Facebook exposure for wigwams on the Flixton farm

NOW HERE’S something you don’t hear from farmers every day of the week: “Facebook is great, we’re on it every day, twice a day.”
Julia and John Warters have diversified into glamping alongside their livestock and arable enterprises at Humble Bee Farm.Julia and John Warters have diversified into glamping alongside their livestock and arable enterprises at Humble Bee Farm.
Julia and John Warters have diversified into glamping alongside their livestock and arable enterprises at Humble Bee Farm.

This is indicative not of some obsession with this internet creation that many older generations used to consider heathen territory, but because it’s a significant marketing tool in the holiday accommodation business that sits well alongside the livestock and arable enterprise at Humble Bee Farm.

Julia and John Warters run the family farm near Flixton and seven miles from Filey that John’s father and uncle George and Geoffrey came to in 1954. It’s still a working farm that includes fields of wheat, barley and seed potatoes as well as a suckler herd of 40 cows and a flock of 70 pure Texel sheep, but it is wigwams, caravans and holiday cottages that have become a major feature over the past decade.

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Farming really wasn’t very good at one time,” says John. “I remember when grain prices were low and when the effects of foot and mouth disease restrictions took their toll. The big thing was to diversify and we came up with the idea of converting old redundant farm buildings into luxury holiday cottages complete with hot tubs, and a caravan site.”

Julia’s career had involved an 18-year spell as catering manager at the Spa complex in Scarborough.

“One day out of the blue I just thought why I was doing all those hours when I could be putting my skills to better use. We’d lived here for about ten years by then, having moved here from Wold Newton when John began running the farm on his own, and in 2006 we started out with just one cottage.

“We had no reason to believe people would want to come to Humble Bee but we put together a mini website and had an amazing response. All we had was a little caravan site with no facilities and that one cottage. Things started to happen and we decided to get together another two cottages and extend the caravan site including putting up a shower block.

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“I was still working full-time at the Spa that first year. I cannot believe how I managed to run both.”

While the holiday cottages, plus the caravan and camping site started putting Humble Bee Farm on the map, it has been the addition of a new and increasingly popular form of holiday accommodation that has seen Julia’s Facebook page increase to over 38,000 likes.

Wigwams, to me, are what the native American Indian tribes of the Sioux and others lived in when I used to watch Westerns on TV. That’s not what these are at all. A wigwam is now a wooden structure that looks like a very small house.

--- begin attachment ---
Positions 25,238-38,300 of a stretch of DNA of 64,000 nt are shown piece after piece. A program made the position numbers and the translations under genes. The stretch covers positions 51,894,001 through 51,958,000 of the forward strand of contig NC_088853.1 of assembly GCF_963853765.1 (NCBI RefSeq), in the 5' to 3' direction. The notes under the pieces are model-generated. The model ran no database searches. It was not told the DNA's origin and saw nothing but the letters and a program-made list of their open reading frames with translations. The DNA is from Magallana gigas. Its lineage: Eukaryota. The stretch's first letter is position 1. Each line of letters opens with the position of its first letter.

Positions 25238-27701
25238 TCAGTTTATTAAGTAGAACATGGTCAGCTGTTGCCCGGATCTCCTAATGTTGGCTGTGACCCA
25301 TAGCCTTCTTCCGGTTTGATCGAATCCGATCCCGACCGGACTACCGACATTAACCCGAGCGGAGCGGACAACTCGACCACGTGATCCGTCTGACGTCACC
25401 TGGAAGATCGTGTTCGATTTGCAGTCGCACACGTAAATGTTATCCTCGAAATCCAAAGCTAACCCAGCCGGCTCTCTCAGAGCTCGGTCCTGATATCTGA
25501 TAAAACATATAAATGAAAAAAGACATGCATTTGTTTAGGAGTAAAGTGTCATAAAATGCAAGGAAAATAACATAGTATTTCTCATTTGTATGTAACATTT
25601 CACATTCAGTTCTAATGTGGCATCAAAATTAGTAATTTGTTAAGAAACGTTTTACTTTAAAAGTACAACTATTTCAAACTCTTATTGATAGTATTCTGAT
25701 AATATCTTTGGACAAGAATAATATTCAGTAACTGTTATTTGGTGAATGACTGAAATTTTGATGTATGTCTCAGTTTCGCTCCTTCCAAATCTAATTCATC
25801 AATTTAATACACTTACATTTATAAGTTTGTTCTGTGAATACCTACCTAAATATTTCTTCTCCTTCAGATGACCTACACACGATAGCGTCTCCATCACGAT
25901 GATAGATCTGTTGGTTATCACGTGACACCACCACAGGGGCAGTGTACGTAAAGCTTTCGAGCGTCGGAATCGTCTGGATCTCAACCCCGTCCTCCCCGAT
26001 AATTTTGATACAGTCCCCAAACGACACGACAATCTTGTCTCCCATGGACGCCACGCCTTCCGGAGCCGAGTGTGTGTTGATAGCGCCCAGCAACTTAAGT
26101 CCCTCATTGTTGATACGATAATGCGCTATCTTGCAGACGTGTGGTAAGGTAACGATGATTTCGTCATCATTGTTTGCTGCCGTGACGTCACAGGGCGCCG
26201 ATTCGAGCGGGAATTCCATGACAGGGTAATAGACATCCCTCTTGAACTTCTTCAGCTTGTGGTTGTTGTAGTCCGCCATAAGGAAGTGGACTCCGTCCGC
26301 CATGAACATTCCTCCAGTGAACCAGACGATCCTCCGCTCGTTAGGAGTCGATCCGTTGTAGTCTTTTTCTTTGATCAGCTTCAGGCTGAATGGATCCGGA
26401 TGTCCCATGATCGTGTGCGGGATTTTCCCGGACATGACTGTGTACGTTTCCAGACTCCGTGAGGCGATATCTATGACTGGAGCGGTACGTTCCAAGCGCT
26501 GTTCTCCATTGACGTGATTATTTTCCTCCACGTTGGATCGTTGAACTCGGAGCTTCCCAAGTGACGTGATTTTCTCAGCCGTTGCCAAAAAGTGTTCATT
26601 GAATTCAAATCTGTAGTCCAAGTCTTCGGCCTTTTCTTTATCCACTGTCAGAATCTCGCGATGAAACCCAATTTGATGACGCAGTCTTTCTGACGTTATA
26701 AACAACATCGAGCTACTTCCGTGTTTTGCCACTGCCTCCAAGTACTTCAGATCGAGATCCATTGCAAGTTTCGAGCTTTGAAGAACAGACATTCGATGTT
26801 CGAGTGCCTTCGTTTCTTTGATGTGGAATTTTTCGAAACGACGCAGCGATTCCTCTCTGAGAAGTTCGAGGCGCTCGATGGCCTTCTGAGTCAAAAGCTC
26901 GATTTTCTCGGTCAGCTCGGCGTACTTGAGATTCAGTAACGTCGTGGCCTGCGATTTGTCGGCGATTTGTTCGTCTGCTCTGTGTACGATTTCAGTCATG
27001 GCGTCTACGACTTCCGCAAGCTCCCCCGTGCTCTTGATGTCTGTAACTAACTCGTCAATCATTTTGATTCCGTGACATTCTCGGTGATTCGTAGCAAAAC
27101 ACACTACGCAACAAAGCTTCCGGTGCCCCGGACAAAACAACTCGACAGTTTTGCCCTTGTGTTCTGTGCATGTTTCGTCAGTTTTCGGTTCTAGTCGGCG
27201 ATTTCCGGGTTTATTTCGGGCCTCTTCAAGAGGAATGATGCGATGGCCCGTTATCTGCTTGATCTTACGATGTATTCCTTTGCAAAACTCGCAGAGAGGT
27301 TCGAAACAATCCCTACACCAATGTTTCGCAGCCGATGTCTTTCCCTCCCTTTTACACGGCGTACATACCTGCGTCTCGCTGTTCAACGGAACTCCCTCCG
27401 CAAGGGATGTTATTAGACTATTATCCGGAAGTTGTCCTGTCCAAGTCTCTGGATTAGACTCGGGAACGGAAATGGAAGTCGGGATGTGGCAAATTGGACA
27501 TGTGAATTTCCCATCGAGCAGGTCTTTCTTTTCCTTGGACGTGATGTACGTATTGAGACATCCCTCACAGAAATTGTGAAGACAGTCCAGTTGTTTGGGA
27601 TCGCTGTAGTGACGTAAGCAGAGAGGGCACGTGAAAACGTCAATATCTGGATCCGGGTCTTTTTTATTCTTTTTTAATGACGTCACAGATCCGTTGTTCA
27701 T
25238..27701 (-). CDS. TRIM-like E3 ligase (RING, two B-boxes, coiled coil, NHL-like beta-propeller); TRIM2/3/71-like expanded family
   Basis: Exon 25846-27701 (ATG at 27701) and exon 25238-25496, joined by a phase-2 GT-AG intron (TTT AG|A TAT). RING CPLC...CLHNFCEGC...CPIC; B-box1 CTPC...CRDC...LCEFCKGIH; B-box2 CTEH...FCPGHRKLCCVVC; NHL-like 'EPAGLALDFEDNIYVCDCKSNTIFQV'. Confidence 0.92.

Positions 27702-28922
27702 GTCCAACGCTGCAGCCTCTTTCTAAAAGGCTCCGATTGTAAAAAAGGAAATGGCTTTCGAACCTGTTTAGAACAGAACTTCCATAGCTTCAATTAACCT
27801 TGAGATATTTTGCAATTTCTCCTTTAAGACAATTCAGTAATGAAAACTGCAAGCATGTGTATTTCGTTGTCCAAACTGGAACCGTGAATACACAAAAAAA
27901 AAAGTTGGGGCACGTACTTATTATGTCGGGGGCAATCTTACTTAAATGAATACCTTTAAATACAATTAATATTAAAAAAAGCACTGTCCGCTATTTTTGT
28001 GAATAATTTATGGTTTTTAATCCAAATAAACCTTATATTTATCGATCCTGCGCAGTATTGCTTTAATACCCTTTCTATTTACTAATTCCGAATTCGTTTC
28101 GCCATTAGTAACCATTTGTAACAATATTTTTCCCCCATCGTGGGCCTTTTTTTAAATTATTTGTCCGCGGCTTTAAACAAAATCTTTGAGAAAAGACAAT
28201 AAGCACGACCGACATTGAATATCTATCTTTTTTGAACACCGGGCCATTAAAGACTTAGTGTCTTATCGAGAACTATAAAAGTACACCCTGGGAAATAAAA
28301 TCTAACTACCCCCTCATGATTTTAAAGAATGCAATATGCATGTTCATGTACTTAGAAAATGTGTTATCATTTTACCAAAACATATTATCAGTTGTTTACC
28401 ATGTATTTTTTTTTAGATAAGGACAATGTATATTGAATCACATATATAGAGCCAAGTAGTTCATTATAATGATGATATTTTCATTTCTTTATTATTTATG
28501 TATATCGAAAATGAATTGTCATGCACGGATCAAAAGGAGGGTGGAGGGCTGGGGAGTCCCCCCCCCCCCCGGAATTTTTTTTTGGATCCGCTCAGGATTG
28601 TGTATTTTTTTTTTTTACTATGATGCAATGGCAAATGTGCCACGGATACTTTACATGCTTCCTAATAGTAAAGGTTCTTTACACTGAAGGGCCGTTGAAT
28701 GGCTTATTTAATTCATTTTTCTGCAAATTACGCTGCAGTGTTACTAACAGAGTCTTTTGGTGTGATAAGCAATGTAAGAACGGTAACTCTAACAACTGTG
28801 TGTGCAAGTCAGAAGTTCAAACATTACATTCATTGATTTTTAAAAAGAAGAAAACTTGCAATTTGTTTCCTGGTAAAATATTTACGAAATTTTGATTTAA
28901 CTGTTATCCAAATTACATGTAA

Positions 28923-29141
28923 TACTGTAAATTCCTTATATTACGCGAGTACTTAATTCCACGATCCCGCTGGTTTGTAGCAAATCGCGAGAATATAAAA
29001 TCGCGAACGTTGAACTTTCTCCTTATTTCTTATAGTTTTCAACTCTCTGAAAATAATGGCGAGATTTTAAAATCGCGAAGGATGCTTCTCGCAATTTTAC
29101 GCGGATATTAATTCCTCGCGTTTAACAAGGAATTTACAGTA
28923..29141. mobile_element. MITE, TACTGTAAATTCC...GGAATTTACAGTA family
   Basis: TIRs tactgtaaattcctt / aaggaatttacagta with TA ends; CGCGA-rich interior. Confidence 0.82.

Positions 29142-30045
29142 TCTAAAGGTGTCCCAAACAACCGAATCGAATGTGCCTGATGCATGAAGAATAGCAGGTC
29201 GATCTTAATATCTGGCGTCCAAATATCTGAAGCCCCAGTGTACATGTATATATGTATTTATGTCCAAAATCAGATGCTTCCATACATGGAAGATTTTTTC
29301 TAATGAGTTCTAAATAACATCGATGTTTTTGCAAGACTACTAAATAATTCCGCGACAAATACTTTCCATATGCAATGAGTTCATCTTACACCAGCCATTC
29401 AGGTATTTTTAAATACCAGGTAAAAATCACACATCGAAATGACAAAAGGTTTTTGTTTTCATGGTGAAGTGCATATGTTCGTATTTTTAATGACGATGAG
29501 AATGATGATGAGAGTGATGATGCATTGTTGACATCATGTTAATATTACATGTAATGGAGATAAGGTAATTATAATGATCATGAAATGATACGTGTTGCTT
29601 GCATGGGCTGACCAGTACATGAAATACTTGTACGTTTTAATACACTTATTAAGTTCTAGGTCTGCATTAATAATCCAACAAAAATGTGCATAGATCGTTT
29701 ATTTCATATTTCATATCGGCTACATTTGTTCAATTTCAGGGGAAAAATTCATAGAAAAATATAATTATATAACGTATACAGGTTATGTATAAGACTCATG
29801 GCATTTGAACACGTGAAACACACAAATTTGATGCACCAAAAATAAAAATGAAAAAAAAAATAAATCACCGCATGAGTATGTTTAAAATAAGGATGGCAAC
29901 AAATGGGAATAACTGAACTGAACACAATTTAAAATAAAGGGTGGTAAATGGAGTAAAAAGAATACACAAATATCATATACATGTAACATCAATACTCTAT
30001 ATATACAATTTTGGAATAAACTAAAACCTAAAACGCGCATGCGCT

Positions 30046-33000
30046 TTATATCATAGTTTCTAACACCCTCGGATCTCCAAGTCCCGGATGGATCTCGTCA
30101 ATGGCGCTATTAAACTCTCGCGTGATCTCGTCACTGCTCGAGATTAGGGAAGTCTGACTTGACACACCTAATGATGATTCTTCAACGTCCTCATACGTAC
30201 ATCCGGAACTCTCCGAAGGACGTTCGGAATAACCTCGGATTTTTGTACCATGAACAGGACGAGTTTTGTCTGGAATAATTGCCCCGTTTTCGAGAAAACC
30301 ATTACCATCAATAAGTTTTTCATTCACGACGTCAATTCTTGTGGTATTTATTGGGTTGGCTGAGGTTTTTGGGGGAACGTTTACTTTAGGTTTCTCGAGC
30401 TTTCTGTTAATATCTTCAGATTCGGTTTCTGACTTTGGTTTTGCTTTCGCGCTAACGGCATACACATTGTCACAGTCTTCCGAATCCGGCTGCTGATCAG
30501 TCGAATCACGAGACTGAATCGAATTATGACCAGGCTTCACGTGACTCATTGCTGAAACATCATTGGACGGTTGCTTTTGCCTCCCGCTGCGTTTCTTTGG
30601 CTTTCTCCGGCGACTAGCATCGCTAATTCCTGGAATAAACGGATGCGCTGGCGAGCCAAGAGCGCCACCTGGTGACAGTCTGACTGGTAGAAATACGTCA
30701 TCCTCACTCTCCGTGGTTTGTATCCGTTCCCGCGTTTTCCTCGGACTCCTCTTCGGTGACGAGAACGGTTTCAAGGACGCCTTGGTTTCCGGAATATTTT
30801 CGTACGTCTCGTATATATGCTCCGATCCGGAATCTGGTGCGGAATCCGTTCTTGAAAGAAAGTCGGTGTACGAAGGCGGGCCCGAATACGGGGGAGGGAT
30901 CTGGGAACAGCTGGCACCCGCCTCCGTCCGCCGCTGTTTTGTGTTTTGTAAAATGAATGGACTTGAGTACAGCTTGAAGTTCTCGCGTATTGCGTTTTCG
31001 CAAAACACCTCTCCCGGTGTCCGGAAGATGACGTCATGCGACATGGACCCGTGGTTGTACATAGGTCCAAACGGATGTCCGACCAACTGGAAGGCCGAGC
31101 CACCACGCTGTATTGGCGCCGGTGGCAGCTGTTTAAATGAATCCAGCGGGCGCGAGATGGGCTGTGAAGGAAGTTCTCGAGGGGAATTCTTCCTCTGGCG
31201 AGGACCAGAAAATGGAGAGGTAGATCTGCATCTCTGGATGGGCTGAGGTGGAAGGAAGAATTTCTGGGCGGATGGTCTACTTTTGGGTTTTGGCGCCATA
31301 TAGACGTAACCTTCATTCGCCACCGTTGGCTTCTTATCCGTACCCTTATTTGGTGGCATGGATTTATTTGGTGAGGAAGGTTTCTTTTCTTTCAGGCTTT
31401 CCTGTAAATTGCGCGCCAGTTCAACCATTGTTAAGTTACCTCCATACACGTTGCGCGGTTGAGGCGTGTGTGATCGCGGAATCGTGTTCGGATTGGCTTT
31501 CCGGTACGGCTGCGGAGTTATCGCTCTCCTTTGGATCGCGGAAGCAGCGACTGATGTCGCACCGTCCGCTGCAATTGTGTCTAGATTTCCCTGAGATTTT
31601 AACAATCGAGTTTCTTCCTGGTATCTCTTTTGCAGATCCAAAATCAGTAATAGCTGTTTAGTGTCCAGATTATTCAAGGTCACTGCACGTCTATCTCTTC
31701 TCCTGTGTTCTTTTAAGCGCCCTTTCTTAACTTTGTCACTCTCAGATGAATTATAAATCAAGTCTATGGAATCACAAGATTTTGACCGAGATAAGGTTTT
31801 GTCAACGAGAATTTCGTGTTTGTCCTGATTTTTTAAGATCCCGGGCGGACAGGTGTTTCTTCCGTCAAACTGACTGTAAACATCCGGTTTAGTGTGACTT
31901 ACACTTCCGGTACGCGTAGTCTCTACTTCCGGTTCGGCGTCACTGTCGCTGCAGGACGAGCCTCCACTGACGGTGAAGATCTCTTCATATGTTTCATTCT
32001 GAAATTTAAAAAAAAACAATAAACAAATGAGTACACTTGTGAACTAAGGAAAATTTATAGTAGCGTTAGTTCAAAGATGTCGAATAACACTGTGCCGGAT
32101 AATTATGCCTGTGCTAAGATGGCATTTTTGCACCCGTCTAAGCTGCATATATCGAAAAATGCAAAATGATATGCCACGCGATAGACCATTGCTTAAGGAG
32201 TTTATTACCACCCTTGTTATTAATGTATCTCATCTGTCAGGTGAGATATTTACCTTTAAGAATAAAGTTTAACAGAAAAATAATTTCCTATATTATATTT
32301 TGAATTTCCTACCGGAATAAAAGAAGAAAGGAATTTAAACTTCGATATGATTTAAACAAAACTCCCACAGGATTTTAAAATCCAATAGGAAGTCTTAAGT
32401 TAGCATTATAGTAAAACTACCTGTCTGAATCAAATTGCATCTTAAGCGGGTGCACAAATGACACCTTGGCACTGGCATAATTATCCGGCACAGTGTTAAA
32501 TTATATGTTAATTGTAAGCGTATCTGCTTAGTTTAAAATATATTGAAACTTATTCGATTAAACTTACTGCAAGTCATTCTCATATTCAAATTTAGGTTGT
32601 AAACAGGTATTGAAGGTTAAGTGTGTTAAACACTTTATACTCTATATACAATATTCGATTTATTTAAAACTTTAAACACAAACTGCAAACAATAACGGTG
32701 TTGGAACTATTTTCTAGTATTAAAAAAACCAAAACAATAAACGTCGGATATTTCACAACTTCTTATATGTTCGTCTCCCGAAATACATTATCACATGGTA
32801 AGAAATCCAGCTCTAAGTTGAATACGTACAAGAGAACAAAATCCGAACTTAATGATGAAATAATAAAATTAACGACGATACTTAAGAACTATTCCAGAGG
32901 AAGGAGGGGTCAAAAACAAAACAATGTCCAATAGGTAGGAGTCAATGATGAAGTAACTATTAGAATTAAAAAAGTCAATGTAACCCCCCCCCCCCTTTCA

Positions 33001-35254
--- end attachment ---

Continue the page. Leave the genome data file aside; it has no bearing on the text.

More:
“At first when we started with them I’d get some people ringing to ask whether they could stay in one of our sheds. I got very insulted by that word as I call them cabins more than anything but it looks as though our customers are getting used to them as this year we’re getting requests from prospective visitors actually asking for them by the name wigwam.”

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Wigwams, pods and shepherd’s huts are all now part of the new and sometimes quite cost effective holiday landscape that tend to go under the heading of glamping. So what’s the difference?

“Pods are a lot more basic as they don’t generally have any facilities inside them. Wigwams have raised bedding, heaters and a toaster, microwave, kettle and fridge. That’s where we get bonus points. They’re ideal for mums and dads with toddlers. Many of our bookings are for young families.

“We talk about great holidays in the great outdoors, sitting outside on an evening toasting marshmallows and looking up at the stars. The stays are generally two or three nights and we get stacked out on weekends.

“Those who are booked in to stay here get an opportunity to see first hand what goes on at the farm and in the past three weekends our visitors have been able to see and even take part in lambing. John has an audience every time, even at 11 at night and one evening John asked a lady whether she would like to have a go. She says it is an amazing experience and one that she will never forget.”

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John grows the wheat variety Revelation and the barley variety Concerto. His malting barley goes to Munton’s in Flamborough and is destined for Scottish distilleries for whisky. The seed potatoes are grown by Stockdales under a rental agreement over 30 acres. His Texels and cattle are sold at Malton livestock market.

What John loves most of all about farming is combining the crops: “It’s my highlight of summer. I have a New Holland air-conditioned TX63 and it takes me a couple of weeks to combine the wheat. I like to combine my own corn so that I can set off when it is just right. I let the sun dry the crop.”

John’s love of the countryside has also proved a major boon to the holidaymakers. The farm is run under a Higher Level Stewardship scheme and this has led to a nature walk around the farm where birds such as curlew and lapwings can be spotted due to the inclusion of wild bird mixture strips.

“I love farming as I always have, but I also now really like the razzamatazz of holidaymakers. I love dropping off the fire pits to each of our glampers. They ask about the farm and everyone is intrigued at what a farmer does. You couldn’t possibly do this if you didn’t like people and we do.”

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